Kimball Art Center designs: razzle-dazzle or subdued? | ParkRecord.com

Kimball Art Center designs: razzle-dazzle or subdued?

by Jay Hamburger THE PARK RECORD

Will they be razzle-dazzle designs that might look out of place in a historic district?

Or, will the architectural ideas for the expansion of the Kimball Art Center be more subdued, bowing to the 100-plus years of history of the Main Street core.

Kimball leaders on Thursday plan to unveil the models created by the five architectural firms vying for the contract to design the not-for-profit institution’s multimillion-dollar expansion.

The models will likely be of particular interest to Kimball backers, City Hall and Main Street given the expansion is slated to be built at the high-profile Main Street-Heber Avenue intersection. The expansion will take up the space where the Kimball’s patio is located, the same spot where the giant Olympic torch sculpture once stood.

The new space will likely double the size of the Kimball. The expansion will also move the main entrance of the Kimball to Main Street from Heber Avenue.

The designs will be made public during an event scheduled from 4 p.m. until 8 p.m. at the Kimball. The models, which are approximately 3 feet by 4 feet, will remain on display until Jan. 13, Robin Marrouche, the executive director of the Kimball, said.

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The finalist firms are:

  • Will Bruder + Partners, Phoenix
  • Tod Williams Billie Tsien Architects, New York City
  • Sparano + Mooney Architecture, Salt Lake City
  • Brooks + Scarpa, Los Angeles
  • Bjarke Ingels Group, New York City and Copenhagen, Denmark

    The Kimball touts the field of finalists as an impressive group, especially given the relatively small scale of the project. Marrouche called the group "top-caliber designers."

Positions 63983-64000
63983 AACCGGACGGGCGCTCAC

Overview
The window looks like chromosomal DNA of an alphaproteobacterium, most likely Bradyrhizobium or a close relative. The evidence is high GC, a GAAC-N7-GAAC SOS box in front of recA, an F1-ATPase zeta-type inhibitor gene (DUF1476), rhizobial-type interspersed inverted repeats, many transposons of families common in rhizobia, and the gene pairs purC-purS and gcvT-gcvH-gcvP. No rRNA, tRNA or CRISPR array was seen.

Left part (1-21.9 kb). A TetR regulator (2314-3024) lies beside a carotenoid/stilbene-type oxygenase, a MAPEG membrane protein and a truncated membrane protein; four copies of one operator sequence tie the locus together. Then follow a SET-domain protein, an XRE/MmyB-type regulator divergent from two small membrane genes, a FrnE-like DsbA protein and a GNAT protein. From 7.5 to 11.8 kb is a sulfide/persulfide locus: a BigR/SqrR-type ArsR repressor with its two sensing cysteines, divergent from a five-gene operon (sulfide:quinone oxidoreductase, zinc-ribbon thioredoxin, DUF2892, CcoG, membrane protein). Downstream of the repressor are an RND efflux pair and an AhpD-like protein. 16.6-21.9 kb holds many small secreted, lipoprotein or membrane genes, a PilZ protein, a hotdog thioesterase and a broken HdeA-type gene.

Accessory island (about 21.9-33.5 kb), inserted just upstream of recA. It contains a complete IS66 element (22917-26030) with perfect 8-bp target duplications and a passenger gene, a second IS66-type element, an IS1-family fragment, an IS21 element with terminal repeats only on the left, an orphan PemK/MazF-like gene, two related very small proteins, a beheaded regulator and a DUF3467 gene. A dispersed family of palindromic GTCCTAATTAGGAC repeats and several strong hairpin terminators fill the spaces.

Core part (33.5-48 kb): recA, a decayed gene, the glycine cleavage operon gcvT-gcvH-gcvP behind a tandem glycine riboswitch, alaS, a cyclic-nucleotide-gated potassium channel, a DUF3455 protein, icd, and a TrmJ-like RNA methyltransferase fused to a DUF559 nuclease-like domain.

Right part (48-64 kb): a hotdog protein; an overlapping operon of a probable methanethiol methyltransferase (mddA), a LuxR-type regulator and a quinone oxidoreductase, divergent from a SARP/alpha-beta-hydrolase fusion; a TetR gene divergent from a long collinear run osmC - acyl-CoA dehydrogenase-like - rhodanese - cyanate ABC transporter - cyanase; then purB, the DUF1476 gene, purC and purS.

She said the firms were able to be innovative with their designs even as they paid homage to the historic location. The ideas preserve the Kimball itself, which is a historic building, she said. Marrouche, though, had not seen the models or images of them through midday Monday.

    The Thursday event comes nearly two months after a well-attended gathering at the Egyptian Theatre introducing the firms to Parkites. Representatives from the firms at that event spoke in broad terms about architectural designs and their interest in the Kimball. They did not delve into details about the designs, though.

    The Kimball has outlined a rough schedule as it prepares for a groundbreaking as early as spring 2013. Marrouche said a Feb. 2 question-and-answer session is scheduled between the firms and a jury that will make the selection. The event will be public. The jury, which includes five voting members, will choose one of the firms the next day, Marrouche said.

    She said the Kimball anticipates it will begin to seek the necessary City Hall approvals for the expansion in the spring. It is not clear what sort of City Hall process will be required of the Kimball, but the expansion will likely be of particular interest given its well-traveled location.

    A preliminary estimate of the cost puts the expansion at $6 million. The budget will be made more certain once an architectural firm is selected. Marrouche said the Kimball will mostly fund the work through a combination of private donations and donations from foundations. She said the Kimball might seek public monies at the local, state and federal levels as well.

    The Kimball in 2008, under different leadership, approached City Hall with ambiguous ideas for an expansion onto the patio. The talks did not advance, however. Some owners in the Town Lift Condominiums next door to the Kimball at that time expressed concern about obstructed views from their places and falling property values if the art center expanded.

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